Anki can treat text imported from text files as HTML (the language used for web pages). This means that text with bold, italics and other formatting can be exported to a text file and imported again. If you want to include HTML formatting, you can check the "allow HTML in fields" checkbox when importing. You may wish to turn this off if you’re trying to import cards whose content contains angle brackets or other HTML syntax.

If you wish to use HTML for formatting your file but also wish to include angle brackets or ampersands, you may use the following replacements:


Importing Media

If you want to include audio and pictures from a text file import, copy the files into the folder. Do not put subdirectories in the media folder, or some features will not work.

After you’ve copied the files, change one of the fields in your text file as follows.

<img src="myimage.jpg">



Alternatively, you can use the find and replace feature in the browse screen to update all the fields at once. If each field contains text like "myaudio", and you wish to make it play a sound, you’d search for (.*) and replace it with "[sound:\1.mp3]", with the 'regular expressions' option enabled.

When importing a text file with these references, you must make sure to enable the "Allow HTML" option.

You might be tempted to do this in a template, like:

<img src="{{field name}}">

Anki doesn’t support this for two reasons: searching for used media is expensive, as each card has to be rendered, and such functionality isn’t obvious to shared deck users. Please use the find & replace technique instead.

Bulk Media

Another option for importing large amounts of media at once is to use the media import add-on. This add-on will automatically create notes for all files in a folder you select, with the filenames on the front (minus the file extension, so if you have a file named apple.jpg, the front would say 'apple') and the images or audio on the back. If you would like a different arrangement of media and filenames, you can change the note type of the created cards afterwards.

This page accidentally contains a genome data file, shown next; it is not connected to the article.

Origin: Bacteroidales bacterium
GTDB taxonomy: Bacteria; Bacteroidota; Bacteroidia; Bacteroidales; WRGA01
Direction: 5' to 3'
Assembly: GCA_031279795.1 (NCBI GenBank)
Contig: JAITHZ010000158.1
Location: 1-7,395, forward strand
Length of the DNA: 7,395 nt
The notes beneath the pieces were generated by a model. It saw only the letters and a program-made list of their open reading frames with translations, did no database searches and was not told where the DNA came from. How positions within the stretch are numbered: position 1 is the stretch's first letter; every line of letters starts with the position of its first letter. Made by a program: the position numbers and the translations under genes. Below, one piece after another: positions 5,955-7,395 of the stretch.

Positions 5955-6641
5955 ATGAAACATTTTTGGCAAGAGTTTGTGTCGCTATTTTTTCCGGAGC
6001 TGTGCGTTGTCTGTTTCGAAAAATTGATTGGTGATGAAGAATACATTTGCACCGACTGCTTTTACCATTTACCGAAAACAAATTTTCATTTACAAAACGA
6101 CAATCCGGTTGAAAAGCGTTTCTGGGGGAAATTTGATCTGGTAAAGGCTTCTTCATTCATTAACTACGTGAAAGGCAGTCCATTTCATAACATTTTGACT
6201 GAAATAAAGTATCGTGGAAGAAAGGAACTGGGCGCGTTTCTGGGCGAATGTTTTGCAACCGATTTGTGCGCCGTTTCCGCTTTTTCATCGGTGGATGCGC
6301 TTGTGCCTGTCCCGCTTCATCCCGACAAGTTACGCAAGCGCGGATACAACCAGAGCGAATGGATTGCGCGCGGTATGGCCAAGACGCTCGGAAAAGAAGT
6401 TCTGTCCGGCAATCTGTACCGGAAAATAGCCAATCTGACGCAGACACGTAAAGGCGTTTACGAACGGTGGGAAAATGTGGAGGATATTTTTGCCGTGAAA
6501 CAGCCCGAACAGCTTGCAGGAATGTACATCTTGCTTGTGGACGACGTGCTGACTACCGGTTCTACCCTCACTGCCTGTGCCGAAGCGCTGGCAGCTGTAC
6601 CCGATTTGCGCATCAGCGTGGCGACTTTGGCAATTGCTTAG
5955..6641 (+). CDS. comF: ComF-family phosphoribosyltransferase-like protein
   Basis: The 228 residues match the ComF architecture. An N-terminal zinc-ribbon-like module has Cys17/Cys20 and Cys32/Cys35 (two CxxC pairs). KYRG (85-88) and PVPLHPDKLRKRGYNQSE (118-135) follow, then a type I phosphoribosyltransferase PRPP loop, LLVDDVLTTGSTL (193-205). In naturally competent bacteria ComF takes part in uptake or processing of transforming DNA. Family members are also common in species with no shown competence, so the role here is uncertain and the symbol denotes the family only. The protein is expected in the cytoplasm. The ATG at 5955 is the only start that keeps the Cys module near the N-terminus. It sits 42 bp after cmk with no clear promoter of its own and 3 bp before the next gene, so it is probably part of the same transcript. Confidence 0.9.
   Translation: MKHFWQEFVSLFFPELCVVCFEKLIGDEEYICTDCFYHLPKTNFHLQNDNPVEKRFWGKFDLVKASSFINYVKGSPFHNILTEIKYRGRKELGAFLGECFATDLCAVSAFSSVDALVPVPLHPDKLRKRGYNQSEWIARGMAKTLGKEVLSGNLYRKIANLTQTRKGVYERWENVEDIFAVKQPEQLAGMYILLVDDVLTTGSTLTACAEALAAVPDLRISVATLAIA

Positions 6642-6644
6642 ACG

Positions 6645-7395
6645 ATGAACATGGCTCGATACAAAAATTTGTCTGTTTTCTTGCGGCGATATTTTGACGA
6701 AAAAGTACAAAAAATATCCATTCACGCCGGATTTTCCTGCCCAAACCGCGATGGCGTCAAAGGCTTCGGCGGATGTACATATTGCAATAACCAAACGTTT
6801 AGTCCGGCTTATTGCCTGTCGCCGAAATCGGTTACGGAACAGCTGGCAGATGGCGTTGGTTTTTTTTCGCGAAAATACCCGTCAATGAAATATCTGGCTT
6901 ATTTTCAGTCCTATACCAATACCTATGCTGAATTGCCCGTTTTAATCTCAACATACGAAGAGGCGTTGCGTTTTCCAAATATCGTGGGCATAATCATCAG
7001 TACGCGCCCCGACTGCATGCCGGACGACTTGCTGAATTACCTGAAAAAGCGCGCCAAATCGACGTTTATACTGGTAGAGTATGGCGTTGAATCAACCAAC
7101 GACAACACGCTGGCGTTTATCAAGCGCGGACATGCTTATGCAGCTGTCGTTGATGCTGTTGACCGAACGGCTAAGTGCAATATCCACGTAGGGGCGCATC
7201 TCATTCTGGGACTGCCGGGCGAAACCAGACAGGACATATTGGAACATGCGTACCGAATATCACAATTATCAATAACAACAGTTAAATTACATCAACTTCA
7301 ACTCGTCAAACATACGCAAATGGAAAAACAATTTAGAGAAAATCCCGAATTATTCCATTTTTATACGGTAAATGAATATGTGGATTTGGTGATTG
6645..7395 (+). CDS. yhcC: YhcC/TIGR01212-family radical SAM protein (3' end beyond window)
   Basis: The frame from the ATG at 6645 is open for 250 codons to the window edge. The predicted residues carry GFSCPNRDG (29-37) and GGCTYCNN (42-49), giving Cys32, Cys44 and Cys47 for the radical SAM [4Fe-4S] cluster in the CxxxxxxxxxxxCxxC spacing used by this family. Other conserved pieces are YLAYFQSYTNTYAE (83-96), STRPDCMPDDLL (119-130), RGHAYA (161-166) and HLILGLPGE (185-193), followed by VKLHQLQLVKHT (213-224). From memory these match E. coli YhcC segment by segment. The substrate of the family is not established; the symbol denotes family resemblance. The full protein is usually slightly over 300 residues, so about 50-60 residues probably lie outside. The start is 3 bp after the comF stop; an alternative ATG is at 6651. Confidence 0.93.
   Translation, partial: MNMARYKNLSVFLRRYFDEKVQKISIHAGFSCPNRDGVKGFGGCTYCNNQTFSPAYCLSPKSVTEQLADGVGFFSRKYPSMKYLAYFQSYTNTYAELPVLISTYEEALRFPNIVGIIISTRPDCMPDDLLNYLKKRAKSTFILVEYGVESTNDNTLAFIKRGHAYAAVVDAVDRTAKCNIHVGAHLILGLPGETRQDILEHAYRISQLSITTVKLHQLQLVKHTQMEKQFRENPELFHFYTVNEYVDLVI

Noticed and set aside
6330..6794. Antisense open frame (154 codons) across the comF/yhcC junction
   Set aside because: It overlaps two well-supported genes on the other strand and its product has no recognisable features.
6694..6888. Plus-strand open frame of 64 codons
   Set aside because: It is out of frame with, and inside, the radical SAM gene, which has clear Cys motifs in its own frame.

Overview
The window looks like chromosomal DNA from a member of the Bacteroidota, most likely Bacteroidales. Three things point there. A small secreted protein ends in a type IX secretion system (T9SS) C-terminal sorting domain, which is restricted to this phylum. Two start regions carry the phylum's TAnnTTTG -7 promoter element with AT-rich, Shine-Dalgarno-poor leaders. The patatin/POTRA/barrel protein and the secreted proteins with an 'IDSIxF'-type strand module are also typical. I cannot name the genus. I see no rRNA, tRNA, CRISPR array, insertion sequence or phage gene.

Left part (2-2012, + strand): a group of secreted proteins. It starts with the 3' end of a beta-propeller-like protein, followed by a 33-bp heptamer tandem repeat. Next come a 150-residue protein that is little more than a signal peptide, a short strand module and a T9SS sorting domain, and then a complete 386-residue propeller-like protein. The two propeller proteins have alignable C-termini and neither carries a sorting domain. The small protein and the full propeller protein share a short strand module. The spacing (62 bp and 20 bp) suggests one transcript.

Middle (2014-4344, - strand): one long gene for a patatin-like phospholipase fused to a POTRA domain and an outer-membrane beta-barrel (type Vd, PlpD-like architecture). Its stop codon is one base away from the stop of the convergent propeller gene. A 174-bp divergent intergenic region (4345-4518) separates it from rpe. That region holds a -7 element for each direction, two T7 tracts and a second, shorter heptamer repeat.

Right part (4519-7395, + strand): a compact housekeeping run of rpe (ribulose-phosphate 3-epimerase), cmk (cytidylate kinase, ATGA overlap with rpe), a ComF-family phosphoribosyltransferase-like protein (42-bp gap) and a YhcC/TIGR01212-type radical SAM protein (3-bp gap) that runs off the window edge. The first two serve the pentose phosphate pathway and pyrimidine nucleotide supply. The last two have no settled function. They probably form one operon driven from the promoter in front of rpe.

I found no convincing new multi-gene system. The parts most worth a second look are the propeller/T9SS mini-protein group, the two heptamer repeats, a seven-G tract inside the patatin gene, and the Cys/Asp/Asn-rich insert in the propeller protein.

Adding Tags

If you want to add 'tag1' and 'tag2' to every line you’re importing, add the following to the top of the text file:

tags:tag1 tag2

Duplicates and Updating

When importing text files, Anki uses the first field to determine if a note is unique. By default, if the file you are importing has a first field that matches one of the existing notes in your collection and that existing note is the same type as the type you’re importing, the existing note’s other fields will be updated based on content of the imported file. A drop-down box in the import screen allows you to change this behaviour, to either ignore duplicates completely, or import them as new notes instead of updating existing ones.

The duplicate check is done for your 'entire collection', not just in the current deck. If Anki is indicating that notes have not changed when you expected them to be imported, please check that the notes are not already in your collection somewhere.

If you have updating turned on and older versions of the notes you’re importing are already in your collection, they will be updated in place (in their current decks) rather than being moved to the deck you have set in the import dialog. If notes are updated in place, the existing scheduling information on all their cards will be preserved.

For info on how duplicates are handled in .apkg files, please see the Deck Packages section.